The filmmaking has a certain paint-by-numbers frankness that works in some ways, not in others.

    TheWrap Full Review
  • Katie Walsh

    Placed under the microscope, The Birth of a Nation lacks some originality of thought, but it nonetheless offers the opportunity for necessary discussion as we continue to wrestle with the racist history of this nation and its continuing effects.

    St. Louis Post-Dispatch Full Review
  • Ann Hornaday

    The Birth of a Nation is a flawed but fairly compelling chapter of the American story that powerfully resonates with how that story is playing out today.

    Washington Post Full Review
  • Ty Burr

    Produced, co-written, and directed by its star, The Birth of a Nation is very much a first film, its hesitancies disguised as bluntness, and the best things about it are Parker’s acting and his ambitions.

    Boston Globe Full Review
  • Michael Phillips

    Parts of The Birth of a Nation are bluntly effective and beautifully acted, though one of the drawbacks, ironically, is Parker's own performance. Even the rape victims of the screenplay have a hard time getting their fair share of the screen time; everything in the story, by design, keeps the focus and the anguished close-ups strictly on Parker.

    Chicago Tribune Full Review
  • Lawrence Toppman

    Details matter here more than in most movies. The world needs to know this story, and nobody’s going to tell it again for a long while. Parker put his heart and soul into it, but sometimes the road paved with good intentions doesn’t lead to Hell: It stops at mediocrity.

    Charlotte Observer Full Review
  • Roger Moore

    It’s not bad, a solid “Hollywood” history of the 1830s Nat Turner slave revolt in Virginia with a love story, religion, injustices, torture and murder, a movie with middling, un-affecting acting but high artistic pretensions.

    Movie Nation Full Review
  • John Anderson

    What Mr. Parker has committed to the screen is a righteously indignant, kinetic and well-acted film — Mr. Parker, as Turner, delivers a fierce, complex performance. At the same time, his film is remarkably conventional. The framing and the camera movements are all very routine, even dated; one would have said it looks like television, before television gained its current lustre.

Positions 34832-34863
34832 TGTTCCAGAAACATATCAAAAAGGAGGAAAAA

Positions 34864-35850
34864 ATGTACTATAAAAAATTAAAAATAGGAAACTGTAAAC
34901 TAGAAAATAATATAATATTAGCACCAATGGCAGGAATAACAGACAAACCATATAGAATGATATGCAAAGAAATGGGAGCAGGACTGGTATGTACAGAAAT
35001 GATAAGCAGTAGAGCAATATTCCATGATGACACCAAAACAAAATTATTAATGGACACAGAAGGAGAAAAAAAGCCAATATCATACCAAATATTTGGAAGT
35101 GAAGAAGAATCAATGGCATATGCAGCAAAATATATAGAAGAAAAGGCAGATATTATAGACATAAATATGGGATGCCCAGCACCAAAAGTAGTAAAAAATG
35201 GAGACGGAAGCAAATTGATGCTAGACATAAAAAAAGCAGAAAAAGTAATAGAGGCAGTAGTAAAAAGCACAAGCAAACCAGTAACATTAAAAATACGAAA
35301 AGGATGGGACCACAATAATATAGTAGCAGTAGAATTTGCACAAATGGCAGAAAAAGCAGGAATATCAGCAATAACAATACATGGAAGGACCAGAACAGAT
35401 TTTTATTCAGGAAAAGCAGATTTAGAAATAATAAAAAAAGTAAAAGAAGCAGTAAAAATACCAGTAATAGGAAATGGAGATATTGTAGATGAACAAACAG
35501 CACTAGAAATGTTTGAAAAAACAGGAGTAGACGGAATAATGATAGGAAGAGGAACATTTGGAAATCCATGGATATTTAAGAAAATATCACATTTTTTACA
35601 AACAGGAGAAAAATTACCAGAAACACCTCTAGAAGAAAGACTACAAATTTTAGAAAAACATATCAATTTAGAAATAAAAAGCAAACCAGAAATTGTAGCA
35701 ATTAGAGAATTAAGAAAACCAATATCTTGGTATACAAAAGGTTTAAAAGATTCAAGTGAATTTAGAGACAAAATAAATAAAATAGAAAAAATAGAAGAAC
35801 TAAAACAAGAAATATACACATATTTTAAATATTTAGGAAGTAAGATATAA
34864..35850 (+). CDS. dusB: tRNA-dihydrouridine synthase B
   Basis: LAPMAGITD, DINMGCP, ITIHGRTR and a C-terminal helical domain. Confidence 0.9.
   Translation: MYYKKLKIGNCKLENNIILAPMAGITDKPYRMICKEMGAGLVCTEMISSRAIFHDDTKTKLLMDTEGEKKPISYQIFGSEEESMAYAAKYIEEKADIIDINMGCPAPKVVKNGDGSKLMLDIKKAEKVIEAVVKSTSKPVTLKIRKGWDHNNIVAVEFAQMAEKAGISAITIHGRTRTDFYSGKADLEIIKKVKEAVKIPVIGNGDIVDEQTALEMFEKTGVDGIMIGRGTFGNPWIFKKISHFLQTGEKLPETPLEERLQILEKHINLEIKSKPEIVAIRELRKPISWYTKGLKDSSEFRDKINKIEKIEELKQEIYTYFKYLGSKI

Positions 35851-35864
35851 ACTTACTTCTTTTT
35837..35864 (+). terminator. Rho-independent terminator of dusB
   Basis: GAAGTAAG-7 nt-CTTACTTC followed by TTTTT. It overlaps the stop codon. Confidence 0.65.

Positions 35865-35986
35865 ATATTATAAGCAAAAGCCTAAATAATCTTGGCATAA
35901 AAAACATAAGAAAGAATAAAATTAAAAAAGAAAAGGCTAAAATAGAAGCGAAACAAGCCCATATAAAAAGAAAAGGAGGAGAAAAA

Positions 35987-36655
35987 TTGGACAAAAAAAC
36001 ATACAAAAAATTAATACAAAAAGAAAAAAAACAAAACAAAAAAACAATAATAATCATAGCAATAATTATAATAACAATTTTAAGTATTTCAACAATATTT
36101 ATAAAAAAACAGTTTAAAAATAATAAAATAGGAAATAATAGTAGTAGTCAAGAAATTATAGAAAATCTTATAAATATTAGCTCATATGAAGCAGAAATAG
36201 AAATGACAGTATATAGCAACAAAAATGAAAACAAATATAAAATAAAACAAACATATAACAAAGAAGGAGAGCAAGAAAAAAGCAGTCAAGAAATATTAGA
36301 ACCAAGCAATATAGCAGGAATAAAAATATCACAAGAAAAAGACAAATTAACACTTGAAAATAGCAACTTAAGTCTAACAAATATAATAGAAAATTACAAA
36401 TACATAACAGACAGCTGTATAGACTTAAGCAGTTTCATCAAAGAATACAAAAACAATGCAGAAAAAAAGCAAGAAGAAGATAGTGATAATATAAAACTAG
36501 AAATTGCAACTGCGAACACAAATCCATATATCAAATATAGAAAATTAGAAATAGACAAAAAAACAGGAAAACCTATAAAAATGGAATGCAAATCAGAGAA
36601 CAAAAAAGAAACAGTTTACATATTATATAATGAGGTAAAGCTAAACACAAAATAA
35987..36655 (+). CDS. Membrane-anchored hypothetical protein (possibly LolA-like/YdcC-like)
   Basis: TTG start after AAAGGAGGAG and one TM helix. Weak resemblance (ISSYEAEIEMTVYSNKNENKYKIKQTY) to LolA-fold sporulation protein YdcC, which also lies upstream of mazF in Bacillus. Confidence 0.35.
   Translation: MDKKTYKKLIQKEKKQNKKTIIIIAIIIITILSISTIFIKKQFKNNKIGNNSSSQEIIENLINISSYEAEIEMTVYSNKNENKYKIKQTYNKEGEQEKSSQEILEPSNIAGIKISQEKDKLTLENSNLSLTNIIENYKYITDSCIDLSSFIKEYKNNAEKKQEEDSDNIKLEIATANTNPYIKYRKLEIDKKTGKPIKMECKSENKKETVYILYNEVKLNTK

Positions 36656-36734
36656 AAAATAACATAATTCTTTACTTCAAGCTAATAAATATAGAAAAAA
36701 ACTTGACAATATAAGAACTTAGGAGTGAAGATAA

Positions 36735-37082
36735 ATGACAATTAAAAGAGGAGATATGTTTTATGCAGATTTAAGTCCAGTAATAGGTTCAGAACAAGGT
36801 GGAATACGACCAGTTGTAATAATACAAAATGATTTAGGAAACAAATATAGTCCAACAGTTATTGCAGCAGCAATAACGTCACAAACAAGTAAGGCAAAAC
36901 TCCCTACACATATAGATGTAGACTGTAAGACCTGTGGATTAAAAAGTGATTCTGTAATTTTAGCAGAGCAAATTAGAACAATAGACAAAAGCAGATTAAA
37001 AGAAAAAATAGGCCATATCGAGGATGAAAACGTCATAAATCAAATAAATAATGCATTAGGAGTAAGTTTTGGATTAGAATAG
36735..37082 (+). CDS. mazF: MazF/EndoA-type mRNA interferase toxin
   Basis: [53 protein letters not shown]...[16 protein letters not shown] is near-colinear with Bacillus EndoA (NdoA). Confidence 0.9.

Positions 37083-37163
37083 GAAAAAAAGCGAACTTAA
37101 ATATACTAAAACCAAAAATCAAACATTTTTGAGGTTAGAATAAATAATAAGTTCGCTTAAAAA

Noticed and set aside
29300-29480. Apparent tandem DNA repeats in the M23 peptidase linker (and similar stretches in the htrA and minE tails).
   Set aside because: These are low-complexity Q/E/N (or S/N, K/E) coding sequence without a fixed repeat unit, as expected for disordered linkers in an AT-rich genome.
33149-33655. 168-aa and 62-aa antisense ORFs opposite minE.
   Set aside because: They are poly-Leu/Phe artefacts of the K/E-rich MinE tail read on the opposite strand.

Wall Street Journal Full Review
  • Mike Scott

    The Birth of a Nation is ultimately involving as a cinematic history lesson. It is its flashes of modern relevance, however, in which it scores most effectively.

    New Orleans Times-Picayune Full Review
  • Stephanie Zacharek

    The Birth of a Nation isn’t a great movie – it’s hardly even a good one. But it’s bluntly effective, less a monumental piece of filmmaking than an open door. Parker stars as Turner, and his performance is grounded and thoughtful – he may be a better actor than he is a director.

    Time Full Review
  • Alan Scherstuhl

    The Birth of a Nation offers a troubling tangle of the personal and historical. But above all else it's commercial, an entertainment of purpose and some power. Parker knows how to juice a crowd.

    Village Voice Full Review
  • Kenneth Turan

    The Birth of a Nation certainly has the power of conviction, but the grace of art escapes it.

    Los Angeles Times Full Review
  • Joshua Rothkopf

    What you will find is a film that toggles between impressive fury and a kind of made-for-TV blandness that does Nat Turner’s 1831 uprising — still controversial — no favors.

    Time Out New York Full Review
  • Matt Singer

    A famous (though almost certainly false) quote attributed to President Woodrow Wilson compared Griffith’s work to “writing history with lightning” and the best sections in Parker’s Birth of a Nation are charged with a similar kind of cinematic electricity. Many of his directing choices are obvious but bluntly effective.

    ScreenCrush Full Review
  • Lanre Bakare

    Mostly, the film is heavy-handed, with subtlety nowhere to be found.

    The Guardian Full Review
  • Peter Rainer

    An actor making his directorial debut, Parker, who plays Turner and also co-wrote the script with Jean McGianni Celestin, has taken hold of an incendiary subject and coarsened its complexities into agitprop.

    Christian Science Monitor Full Review
  • Matt Zoller Seitz

    Like many Mel Gibson films, as well as such revenge-driven revisionist Westerns as "Posse" and "Django Unchained," The Birth of a Nation is an intriguing object, passionate and furious and shameless and slick, distorting history in both defensible and problematic ways. Full Review
  • Matt Donato

    The Birth Of A Nation is not without inherent power, but Parker struggles to evoke anything besides surface tellings of textbook atrocities.

    We Got This Covered Full Review
  • Matt Brennan

    Nate Parker strains to control the strange and stirring complications of his subject's visionary apocalypticism.

    Slant Magazine Full Review
  • Amy Nicholson

    The direction is so heavy-handed that it feels like Parker is afraid audiences don’t know slavery is wrong. Or maybe that truth is all he’s comfortable using Nat Turner to say.

    MTV News Full Review
  • Barry Hertz

    The director’s pedestrian tactics are most evident in his command, or lack thereof, over his cast. While Parker knows how to expertly play to the camera – he all but winks at the audience, so confident is he in his admittedly captivating lead performance – he abandons his fellow actors, allowing them to exploit their worst instincts: hammy accents, wild gesticulating, uneasy line readings.

    The Globe and Mail (Toronto) Full Review